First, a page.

I know someone who thought a masters would be enough to get a job at a CC, which is the person's dream job. Nowadays, the competition for Ph.D. level jobs is so fierce that the person is unlikely to get a CC position without a PhD. It's sad that someone with a PhD, trained in research (not teaching) and who probably looks at a CC as a consolation prize will get a position over a person less trained in research but who really wants it as a first choice. When research is not even part of the job responsibilities.Although the commenter explicitly recognizes the community college's teaching mission, she goes off the rails in drawing her conclusion. Perhaps it's significantly different out there in the big wide world of postsecondary education, but I doubt that my community college is particularly out of step. A master's degree is enough. A Ph.D. is not a get-on-the-faculty-free ticket.
In the case I just cited of the supercilious Ph.D. who was willing to go slumming for a while in the backwaters of the junior college system, his degree was an active liability. He clearly knew nothing about our mission and was utterly unsuited for a position on our teaching staff. (He might have been unsuited for a university position, too, if he was naïve enough to think that taking a community college position would not reduce his future appeal to upper-tier research institutions.)
To be fair, though, I must admit that I once took a healthy bite from the apple of over-qualification years ago when a doctorate-bearing applicant tempted me beyond my ability to resist. The application packet was impeccable and most impressive. I had little experience at that point in serving on hiring committees and had yet to develop the sixth sense that enabled my senior colleagues to distinguish the gilded from the golden. While I had ranked Dr. Superstar as my top choice, my colleagues placed him decidedly lower in their tallies. My advocacy, however, was enough to boost Dr. Superstar over the hurdle that separated the paper-screening phase of the process from the personal interview phase. He was going to get a chance to impress us in person.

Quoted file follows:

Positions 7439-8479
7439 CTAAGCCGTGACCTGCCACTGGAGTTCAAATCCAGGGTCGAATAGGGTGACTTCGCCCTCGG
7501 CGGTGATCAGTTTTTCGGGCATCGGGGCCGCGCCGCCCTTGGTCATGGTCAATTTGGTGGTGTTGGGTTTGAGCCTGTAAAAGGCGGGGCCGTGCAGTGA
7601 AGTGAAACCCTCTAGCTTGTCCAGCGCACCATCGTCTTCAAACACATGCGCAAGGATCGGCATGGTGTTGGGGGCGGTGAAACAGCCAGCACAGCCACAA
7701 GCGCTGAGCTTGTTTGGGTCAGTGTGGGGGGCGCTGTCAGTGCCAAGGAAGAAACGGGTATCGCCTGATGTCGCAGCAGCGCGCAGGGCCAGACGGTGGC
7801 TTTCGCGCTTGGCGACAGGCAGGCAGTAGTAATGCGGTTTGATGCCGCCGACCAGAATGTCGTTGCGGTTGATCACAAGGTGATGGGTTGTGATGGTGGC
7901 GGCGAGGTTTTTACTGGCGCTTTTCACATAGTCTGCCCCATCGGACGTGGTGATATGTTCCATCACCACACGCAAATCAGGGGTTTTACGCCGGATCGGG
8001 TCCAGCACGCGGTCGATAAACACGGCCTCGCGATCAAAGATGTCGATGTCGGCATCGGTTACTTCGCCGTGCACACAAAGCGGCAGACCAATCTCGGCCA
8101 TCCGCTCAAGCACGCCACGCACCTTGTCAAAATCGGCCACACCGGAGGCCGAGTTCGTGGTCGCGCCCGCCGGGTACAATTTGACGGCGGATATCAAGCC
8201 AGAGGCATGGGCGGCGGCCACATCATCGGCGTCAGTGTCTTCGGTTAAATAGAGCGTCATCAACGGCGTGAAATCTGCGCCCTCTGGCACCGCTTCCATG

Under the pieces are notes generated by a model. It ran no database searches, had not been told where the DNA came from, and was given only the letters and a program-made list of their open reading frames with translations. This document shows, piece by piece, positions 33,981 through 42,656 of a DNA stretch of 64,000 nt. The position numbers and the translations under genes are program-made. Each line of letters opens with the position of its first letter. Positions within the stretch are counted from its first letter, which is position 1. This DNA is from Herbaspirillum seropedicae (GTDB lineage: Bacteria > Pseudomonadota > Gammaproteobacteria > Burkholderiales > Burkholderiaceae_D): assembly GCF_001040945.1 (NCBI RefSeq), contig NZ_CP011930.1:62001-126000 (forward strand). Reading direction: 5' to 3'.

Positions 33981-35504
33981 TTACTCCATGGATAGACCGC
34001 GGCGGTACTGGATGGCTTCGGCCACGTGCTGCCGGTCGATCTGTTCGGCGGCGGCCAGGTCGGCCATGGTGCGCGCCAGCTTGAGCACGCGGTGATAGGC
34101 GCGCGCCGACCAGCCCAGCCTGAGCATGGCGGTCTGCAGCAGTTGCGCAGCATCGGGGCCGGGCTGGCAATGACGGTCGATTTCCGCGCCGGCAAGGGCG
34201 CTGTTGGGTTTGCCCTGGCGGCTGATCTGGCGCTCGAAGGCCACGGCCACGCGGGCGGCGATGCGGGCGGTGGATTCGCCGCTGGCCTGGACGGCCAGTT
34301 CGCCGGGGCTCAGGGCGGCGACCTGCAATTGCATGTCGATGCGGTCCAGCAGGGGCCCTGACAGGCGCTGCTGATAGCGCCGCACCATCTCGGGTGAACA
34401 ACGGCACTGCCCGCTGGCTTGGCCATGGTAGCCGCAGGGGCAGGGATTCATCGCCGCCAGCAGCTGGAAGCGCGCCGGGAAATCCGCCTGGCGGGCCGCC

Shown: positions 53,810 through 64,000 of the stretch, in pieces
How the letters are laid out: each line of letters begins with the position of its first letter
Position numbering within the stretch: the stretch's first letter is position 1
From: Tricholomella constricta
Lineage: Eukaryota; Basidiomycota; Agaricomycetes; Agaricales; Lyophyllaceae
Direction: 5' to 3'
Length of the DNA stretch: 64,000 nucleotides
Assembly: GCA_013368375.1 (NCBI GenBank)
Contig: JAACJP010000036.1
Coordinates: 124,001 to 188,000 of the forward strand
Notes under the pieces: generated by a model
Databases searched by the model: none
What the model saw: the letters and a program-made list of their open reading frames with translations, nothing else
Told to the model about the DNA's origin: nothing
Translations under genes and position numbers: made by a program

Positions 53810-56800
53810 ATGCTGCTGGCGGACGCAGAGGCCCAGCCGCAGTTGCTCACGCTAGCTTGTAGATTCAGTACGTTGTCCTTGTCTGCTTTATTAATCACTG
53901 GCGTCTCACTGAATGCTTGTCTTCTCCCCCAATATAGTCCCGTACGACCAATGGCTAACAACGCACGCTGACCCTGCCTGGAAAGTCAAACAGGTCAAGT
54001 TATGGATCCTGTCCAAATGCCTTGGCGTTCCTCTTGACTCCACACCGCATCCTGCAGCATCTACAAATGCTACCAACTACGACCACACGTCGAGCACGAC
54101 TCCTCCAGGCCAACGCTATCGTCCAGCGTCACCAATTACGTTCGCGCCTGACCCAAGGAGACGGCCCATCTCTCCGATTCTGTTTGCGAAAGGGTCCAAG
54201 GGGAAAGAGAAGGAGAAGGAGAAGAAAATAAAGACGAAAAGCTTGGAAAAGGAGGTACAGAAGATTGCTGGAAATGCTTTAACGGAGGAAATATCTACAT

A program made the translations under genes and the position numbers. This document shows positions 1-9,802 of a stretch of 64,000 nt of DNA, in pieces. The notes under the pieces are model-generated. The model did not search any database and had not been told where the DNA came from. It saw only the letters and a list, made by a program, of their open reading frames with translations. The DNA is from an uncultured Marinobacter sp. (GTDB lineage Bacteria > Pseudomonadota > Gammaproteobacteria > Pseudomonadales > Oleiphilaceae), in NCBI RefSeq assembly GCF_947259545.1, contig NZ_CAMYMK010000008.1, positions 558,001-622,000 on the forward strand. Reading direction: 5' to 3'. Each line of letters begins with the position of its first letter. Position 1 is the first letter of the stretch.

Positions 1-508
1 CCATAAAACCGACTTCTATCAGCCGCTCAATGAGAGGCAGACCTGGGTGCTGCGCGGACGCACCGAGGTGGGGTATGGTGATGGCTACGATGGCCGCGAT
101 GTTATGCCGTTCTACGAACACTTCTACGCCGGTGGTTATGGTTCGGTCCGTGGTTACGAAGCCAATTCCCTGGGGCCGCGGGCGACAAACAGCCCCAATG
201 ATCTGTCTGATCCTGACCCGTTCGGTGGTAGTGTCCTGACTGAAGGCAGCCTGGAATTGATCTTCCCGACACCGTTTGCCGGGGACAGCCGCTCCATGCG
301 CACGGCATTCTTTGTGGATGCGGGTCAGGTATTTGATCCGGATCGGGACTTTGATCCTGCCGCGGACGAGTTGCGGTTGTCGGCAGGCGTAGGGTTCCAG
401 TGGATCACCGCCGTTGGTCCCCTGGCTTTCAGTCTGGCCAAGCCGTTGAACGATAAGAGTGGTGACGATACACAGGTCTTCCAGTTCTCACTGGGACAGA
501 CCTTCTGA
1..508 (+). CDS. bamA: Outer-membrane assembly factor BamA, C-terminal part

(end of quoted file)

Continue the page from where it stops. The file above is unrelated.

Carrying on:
On the appointed day at the appointed time, the chair of the hiring committee ushered Dr. Superstar into the conference room where interviews were being conducted. The candidate was nattily turned out in coat and tie. The committee chair directed the candidate to his designated seat and told him to make himself comfortable as the committee members introduced themselves. Dr. Superstar promptly shed his coat and pushed his chair back into a reclining position. (He certainly took direction well.)